1. Wait, so what just happened?
US District Judge Richard Leon that an AT&T-Time Warner deal can proceed.
Essential background: In October 2016, A&T announced that it had agreed to buy Time Warner for $85 billion. But then Trump got elected. Trump made it clear, even before his presidency began, that he’s no fan of CNN, which Time Warner owns – and so various industry observers speculated that the Trump Administration would try to make trouble for the AT&T-Time Warner deal. That speculation proved spot-on because last November the Trump Justice Department sued to block the deal.
Fast-forward to today and Judge Leon’s ruling, which is a major blow to the Justice Department.
[Tweet “AT&T-Time Warner deal to proceed despite Trump; new entity rebrands to WarnerMedia”]
2. Was that the anticipated outcome?
Actually, nobody was quite sure what to expect. As Bloomberg‘s David McLaughlin noted, “Leon, who has been on the bench since 2002, has a reputation for courtroom drama and for being unpredictable.”
3. So the judge didn’t buy the Trump Administration’s antitrust argument?
Apparently. We’ll have to wait for the full written text of the ruling to be released to get all the details, but to put this legal battle in context, as The Washington Post‘s Brian Fung wrote as it began, “The move by the Justice Department’s antitrust division is unusual because it challenges a deal that would combine two different kinds of companies – a telecom with a media and entertainment company. Antitrust officials are relatively untested in the courts on opposing such deals and have rarely tried to squash them.”
Indeed, David R. McAtee II, AT&T senior executive vice-president and General Counsel, issued a terse statement at the time that maintained the …
… DOJ lawsuit is a radical and inexplicable departure from decades of antitrust precedent. Vertical mergers like this one are routinely approved because they benefit consumers without removing any competitor from the market. We see no legitimate reason for our merger to be treated differently.
4. The illegitimate reason was, presumably, President Trump playing politics and attempting to punish CNN by proxy?
The White House, of course, denies that politics played a part—and yet Trump lawyer-saboteur Rudy Giuliani basically admitted as much, if only briefly.
5. So what happens next? Is the DOJ expected to appeal?
Short-term: “While a stinging loss, the Justice Department could still stop this merger,” as per the New York Post‘s Josh Kosman. “It is expected to appeal and ask for a stay – a delay that could stop the deal from closing for four to six months while an appellate court ponders a decision, legal experts said. And that could be enough to rock the deal off its foundation, sources said, as the AT&T merger agreement expires on June 21 and Time Warner could ask for more money – or seek a different suitor.”
But hold up: here’s the word from inside Time Warner, from CNN media reporter Brian Stelter:
Unless the DOJ somehow wins a stay, which appears unlikely, AT&T’s acquisition of Time Warner will take effect next week. Likely Monday. CNN will be owned by a wireless giant.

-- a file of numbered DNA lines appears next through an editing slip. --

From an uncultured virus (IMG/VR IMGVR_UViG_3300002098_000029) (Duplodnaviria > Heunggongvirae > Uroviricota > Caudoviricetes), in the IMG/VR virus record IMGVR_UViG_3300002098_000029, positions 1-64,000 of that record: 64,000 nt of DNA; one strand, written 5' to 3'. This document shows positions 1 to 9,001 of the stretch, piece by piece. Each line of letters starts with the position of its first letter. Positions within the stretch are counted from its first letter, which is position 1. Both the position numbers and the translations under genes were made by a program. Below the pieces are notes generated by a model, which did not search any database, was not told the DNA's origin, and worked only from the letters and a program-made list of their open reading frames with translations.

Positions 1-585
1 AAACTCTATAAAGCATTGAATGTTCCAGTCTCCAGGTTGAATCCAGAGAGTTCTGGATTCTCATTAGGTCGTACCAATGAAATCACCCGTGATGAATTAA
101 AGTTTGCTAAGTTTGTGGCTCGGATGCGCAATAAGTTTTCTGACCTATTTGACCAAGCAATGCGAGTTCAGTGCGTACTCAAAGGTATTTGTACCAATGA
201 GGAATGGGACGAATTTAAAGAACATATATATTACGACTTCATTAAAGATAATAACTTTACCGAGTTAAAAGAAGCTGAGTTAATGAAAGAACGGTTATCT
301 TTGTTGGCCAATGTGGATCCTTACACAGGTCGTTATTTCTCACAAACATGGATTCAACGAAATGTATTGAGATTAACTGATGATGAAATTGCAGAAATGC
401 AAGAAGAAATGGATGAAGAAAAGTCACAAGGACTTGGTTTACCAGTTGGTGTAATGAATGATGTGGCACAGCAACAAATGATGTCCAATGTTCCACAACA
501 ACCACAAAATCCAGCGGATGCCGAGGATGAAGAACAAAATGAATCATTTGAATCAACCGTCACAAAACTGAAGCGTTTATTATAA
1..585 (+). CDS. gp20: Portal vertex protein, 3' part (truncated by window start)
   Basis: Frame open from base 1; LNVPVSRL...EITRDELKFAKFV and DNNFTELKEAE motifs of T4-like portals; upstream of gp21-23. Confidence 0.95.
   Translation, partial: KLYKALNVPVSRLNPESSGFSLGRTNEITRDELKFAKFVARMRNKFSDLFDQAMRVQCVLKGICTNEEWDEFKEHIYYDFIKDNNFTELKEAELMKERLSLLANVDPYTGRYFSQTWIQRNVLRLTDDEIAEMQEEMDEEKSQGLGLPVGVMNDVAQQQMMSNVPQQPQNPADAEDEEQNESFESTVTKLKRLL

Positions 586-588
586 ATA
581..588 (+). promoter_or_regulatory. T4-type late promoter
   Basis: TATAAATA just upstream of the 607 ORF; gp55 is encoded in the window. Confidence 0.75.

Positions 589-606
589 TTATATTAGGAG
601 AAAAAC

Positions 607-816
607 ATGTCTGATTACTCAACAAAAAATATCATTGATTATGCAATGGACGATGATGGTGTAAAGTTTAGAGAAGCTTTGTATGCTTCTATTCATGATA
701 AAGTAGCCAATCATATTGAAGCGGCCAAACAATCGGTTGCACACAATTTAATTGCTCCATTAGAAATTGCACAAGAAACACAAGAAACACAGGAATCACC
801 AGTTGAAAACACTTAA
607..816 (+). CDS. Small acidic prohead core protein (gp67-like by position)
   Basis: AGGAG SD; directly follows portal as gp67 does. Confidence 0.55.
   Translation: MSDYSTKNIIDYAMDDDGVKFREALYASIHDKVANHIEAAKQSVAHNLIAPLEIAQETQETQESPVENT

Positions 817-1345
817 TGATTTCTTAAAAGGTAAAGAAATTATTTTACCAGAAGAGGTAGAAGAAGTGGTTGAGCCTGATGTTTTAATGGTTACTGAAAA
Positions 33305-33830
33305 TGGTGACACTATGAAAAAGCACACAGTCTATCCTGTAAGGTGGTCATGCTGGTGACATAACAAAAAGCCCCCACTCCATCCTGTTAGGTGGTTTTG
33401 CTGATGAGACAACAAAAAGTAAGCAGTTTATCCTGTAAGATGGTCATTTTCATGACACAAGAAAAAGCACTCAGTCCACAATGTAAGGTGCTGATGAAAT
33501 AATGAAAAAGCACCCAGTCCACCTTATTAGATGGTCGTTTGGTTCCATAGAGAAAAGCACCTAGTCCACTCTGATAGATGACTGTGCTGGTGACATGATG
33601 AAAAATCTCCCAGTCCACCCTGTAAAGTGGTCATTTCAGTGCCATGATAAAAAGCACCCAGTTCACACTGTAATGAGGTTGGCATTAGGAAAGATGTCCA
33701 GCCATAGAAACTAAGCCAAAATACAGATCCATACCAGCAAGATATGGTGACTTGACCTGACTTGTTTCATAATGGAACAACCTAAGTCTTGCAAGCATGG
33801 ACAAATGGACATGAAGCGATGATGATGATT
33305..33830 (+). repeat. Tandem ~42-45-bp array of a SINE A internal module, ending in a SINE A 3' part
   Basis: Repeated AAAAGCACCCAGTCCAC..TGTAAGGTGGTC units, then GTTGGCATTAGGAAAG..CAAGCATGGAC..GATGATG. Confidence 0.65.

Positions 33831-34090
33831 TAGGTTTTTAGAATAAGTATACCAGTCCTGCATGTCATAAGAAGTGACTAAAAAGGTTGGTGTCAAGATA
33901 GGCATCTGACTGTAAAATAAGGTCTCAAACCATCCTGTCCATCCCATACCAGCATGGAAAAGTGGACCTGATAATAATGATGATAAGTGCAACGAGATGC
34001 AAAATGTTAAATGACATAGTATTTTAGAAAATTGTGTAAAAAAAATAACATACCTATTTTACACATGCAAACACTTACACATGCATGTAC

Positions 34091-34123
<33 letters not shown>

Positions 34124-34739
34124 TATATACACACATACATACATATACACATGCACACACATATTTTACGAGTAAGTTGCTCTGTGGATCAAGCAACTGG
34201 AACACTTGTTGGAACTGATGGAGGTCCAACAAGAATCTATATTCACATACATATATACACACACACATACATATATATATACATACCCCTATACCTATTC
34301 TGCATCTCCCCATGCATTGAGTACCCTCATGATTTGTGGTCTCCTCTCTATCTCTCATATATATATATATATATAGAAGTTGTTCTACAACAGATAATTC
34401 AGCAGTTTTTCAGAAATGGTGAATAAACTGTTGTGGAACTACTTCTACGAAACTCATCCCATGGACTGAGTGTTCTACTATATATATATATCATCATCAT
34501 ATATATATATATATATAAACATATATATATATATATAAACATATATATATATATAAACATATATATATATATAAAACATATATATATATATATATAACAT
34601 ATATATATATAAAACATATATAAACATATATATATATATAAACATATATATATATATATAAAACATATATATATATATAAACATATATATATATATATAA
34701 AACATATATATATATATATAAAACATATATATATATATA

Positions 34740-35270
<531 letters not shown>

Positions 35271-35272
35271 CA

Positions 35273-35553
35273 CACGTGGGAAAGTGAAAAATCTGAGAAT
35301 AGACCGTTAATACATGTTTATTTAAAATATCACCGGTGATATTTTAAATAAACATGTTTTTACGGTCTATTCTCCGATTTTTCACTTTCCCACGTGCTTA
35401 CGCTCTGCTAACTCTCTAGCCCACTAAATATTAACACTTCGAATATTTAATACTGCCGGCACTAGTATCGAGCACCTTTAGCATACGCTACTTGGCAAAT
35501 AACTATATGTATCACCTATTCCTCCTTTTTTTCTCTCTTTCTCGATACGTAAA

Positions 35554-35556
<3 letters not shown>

— Brian Stelter (@brianstelter) June 12, 2018
The combined AT&T-Time Warner would be the nation’s second-largest advertiser, according to Ad Age Datacenter with an annual advertising spend of $5.2 in the US in 2017.
6. Time Warner is rebranding to avoid any confusion
Time Warner will get a new name under new owner AT&T: WarnerMedia.
The business, which includes HBO, Turner Broadcasting and the Warner Bros. studio, was christened with the moniker in an internal memo obtained by Bloomberg.
The name change means one of the most iconic names in media history – Time – is nearly gone. In 1989, Time Inc., the magazine giant, merged with Warner Communications Inc., a film, music and cable business, to form Time Warner Inc. – then the world’s largest media and entertainment conglomerate.
Since then, the company has been split up and sold off. After being spun off, Time Inc. was acquired last year by magazine publisher Meredith Inc. Time Warner Cable was sold in 2016 to the cable giant Charter Communications Inc. And even Time magazine itself is close to being sold by Meredith.
In his memo, Stankey said AT&T decided to change the name because people were confused between Time Warner, the media company, and Time Warner, the former cable company, even though Charter has renamed that business Spectrum.
7. People are leaving
As part of the changes, Turner CEO John Martin will be leaving the company – a widely expected move.
AT&T executive John Stankey will now be running WarnerMedia, which has offices in New York and Los Angeles. Other Time Warner executives leaving include Howard Averill, the chief financial officer, and Gary Ginsberg, head of communications. Time Warner CEO Jeff Bewkes will stay at the company during a transition period.
8. What does this mean for the M&A market in general?
As Celia Kang writes in The New York Times’ account of the ruling, Judge Leon’s decision “is expected to unleash a wave of takeovers in corporate America.”
9. Is Trump freaking out about this?
Almost certainly. Stay tuned for a tweetstorm, probably.